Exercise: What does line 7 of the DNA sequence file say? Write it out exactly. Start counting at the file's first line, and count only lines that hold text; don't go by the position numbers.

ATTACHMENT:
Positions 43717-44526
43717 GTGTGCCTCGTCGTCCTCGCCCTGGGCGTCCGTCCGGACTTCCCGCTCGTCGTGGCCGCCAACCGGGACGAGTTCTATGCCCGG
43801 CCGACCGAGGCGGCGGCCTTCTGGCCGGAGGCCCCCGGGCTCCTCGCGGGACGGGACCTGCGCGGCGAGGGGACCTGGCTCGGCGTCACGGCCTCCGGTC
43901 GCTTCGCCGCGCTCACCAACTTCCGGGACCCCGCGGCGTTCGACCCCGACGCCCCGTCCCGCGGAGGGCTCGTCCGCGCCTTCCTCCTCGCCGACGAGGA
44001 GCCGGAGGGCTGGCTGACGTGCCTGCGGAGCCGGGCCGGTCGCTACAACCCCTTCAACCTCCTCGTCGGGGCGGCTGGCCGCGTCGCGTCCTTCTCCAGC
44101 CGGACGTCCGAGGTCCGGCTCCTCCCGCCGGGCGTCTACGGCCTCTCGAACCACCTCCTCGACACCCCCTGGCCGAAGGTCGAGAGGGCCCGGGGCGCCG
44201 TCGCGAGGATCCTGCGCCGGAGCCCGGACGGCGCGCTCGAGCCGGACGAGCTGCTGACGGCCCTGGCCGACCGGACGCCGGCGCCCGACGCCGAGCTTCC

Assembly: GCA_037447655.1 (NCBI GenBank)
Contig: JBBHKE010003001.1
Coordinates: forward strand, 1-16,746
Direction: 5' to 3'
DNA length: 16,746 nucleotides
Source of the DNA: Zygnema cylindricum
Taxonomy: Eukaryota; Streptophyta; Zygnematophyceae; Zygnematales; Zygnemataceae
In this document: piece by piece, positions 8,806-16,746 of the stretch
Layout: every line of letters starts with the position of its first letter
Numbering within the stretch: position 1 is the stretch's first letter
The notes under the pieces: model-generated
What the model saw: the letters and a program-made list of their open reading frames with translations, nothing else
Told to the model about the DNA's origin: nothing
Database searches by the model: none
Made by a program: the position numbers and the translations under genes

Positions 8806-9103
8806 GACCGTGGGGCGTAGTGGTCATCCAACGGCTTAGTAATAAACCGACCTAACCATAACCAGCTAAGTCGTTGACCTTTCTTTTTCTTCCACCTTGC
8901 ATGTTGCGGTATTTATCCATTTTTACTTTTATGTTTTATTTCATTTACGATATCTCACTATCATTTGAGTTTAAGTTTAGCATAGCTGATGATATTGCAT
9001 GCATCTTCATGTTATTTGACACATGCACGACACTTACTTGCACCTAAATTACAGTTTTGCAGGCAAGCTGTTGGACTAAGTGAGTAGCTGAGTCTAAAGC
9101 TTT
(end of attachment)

44201 TCGCGAGGATCCTGCGCCGGAGCCCGGACGGCGCGCTCGAGCCGGACGAGCTGCTGACGGCCCTGGCCGACCGGACGCCGGCGCCCGACGCCGAGCTTCC